As in his story "All You Zombies—", we have a male undergoing a sex change and then impregnating herself. It is also interesting to compare this book with the original version of "Podkayne of Mars". Like "Podkayne", "I Will Fear No Evil" ends by moralizing about the fundamental purpose of human life, which is to take care of children, and in both novels the moral has no clear relationship to the main events of the story. (Given that "I Will Fear No Evil" is almost entirely about sex, and its moral, as finally stated, is the importance of procreation, it is remarkable that procreative sex is entirely absent; Joan becomes pregnant by artificial insemination.) Both "Podkayne of Mars" and "I Will Fear No Evil" have female-point-of-view characters who are portrayed as ideal, almost saintlike types, and both end with the death of the protagonist (using Heinlein's original ending of "Podkayne"). Joan, however, ends up being a rather flat character, and not nearly as believable as Podkayne.

The book contains some demonstrations of Heinlein's frequent success as a . For example, Eunice operates a device called a "stenodesk" that works quite a bit like a modern personal computer or workstation. (Heinlein's 1957 novel "The Door into Summer" similarly envisaged the development of CAD systems, and his 1982 novel "Friday" portrayed something very like the modern Internet, and perhaps most specifically the modern websites Wikipedia and YouTube.) The novel is also notable in that it contains one of SF's first sympathetic fictional portrayals of a same-sex couple.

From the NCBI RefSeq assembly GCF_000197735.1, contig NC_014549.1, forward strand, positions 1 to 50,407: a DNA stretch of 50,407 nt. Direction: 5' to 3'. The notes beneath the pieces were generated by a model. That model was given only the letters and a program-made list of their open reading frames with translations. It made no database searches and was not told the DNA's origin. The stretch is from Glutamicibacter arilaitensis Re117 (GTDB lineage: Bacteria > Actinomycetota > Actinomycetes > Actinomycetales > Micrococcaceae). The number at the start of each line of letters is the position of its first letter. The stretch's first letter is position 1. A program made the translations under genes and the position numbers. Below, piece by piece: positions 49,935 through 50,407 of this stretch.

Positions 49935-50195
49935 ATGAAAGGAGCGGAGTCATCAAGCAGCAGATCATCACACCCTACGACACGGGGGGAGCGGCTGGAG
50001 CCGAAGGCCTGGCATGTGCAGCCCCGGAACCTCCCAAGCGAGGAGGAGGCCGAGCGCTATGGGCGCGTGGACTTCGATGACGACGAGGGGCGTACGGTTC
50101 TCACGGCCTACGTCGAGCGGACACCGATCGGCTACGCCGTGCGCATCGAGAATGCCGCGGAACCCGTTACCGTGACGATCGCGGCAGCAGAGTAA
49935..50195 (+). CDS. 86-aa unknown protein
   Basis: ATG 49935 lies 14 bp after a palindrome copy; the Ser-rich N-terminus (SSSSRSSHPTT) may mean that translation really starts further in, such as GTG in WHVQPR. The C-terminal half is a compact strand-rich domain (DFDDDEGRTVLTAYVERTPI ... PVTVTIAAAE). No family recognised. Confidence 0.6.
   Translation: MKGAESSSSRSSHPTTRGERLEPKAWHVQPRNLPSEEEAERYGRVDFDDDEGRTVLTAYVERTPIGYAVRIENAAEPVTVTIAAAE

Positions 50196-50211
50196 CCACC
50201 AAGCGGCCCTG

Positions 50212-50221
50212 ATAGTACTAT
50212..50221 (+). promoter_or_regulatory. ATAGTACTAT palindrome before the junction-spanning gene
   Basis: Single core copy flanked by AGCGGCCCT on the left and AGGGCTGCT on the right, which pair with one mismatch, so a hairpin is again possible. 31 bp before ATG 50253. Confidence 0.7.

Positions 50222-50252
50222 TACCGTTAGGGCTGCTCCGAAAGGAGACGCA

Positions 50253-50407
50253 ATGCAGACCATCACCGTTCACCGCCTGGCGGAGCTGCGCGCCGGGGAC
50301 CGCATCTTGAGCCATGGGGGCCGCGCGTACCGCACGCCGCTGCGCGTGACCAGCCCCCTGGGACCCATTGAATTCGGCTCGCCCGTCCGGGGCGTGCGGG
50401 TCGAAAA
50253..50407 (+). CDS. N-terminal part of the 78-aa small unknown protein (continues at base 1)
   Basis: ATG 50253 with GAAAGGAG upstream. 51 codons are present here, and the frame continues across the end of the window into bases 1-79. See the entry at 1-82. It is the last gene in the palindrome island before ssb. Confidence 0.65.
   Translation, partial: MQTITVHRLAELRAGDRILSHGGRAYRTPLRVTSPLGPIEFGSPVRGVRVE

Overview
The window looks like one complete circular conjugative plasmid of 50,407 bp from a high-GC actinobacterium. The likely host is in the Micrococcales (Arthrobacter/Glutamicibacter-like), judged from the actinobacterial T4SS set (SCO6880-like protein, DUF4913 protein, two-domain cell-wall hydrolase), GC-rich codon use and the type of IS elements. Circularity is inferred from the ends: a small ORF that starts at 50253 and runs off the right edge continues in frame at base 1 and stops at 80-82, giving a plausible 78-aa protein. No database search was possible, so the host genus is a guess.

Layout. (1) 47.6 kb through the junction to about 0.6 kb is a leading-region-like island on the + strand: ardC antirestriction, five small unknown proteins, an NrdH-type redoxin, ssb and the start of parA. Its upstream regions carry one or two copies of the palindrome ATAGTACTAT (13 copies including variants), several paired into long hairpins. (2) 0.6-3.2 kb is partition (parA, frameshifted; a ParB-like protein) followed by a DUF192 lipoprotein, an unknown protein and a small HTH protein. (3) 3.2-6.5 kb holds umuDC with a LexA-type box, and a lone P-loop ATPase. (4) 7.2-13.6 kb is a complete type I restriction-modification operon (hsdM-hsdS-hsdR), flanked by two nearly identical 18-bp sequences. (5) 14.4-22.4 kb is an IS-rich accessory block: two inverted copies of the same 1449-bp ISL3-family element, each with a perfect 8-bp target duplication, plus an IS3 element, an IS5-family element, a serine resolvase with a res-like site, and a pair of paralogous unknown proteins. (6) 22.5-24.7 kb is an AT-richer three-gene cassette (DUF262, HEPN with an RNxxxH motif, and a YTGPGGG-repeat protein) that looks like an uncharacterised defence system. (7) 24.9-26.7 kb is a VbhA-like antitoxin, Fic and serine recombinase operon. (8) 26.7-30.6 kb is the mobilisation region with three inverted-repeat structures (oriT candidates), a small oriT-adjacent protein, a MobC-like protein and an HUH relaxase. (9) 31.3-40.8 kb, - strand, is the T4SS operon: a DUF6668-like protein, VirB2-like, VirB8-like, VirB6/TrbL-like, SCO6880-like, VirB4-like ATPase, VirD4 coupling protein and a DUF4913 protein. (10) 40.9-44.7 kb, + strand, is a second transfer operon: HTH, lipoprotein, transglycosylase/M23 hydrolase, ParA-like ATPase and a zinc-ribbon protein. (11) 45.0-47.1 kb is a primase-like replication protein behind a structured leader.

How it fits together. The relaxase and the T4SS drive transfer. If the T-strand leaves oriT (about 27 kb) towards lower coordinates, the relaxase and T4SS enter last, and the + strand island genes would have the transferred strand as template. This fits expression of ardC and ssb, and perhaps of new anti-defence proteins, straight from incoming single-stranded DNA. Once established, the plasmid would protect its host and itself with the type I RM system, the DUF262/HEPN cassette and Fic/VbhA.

*January 1970, Putnam, hardcover, ISBN 0-399-10460-7
*Berkley, paperback, ISBN 0-425-06820-X
*Penguin Putnam, paperback, ISBN 0-425-02321-4
*1971, Berkley, paperback, first printing edition, ISBN 0-425-02085-1
*January 1975, Berkley, paperback, ISBN 0-425-02806-2
*November 1975, Berkley, paperback, ISBN 0-425-03099-7
*October 1976, Berkley, paperback, ISBN 0-425-03425-9
*September 15, 1980, Berkley, paperback, ISBN 0-425-04386-X
*January 1982, Berkley, paperback, ISBN 0-425-05613-9
*December 15, 1982, Berkley, paperback, ISBN 0-425-06171-X
*February 1983, MacMillan, 401 pages, ISBN 0-8398-2449-1
*May 1984, Berkley, paperback, ISBN 0-425-07508-7
*July 1985, Berkley, paperback, ISBN 0-425-08680-1
*July 1986, Berkley, paperback, ISBN 0-425-09554-1
*September 1, 1990, Ace, paperback reissue edition, 512 pages, ISBN 0-441-35917-5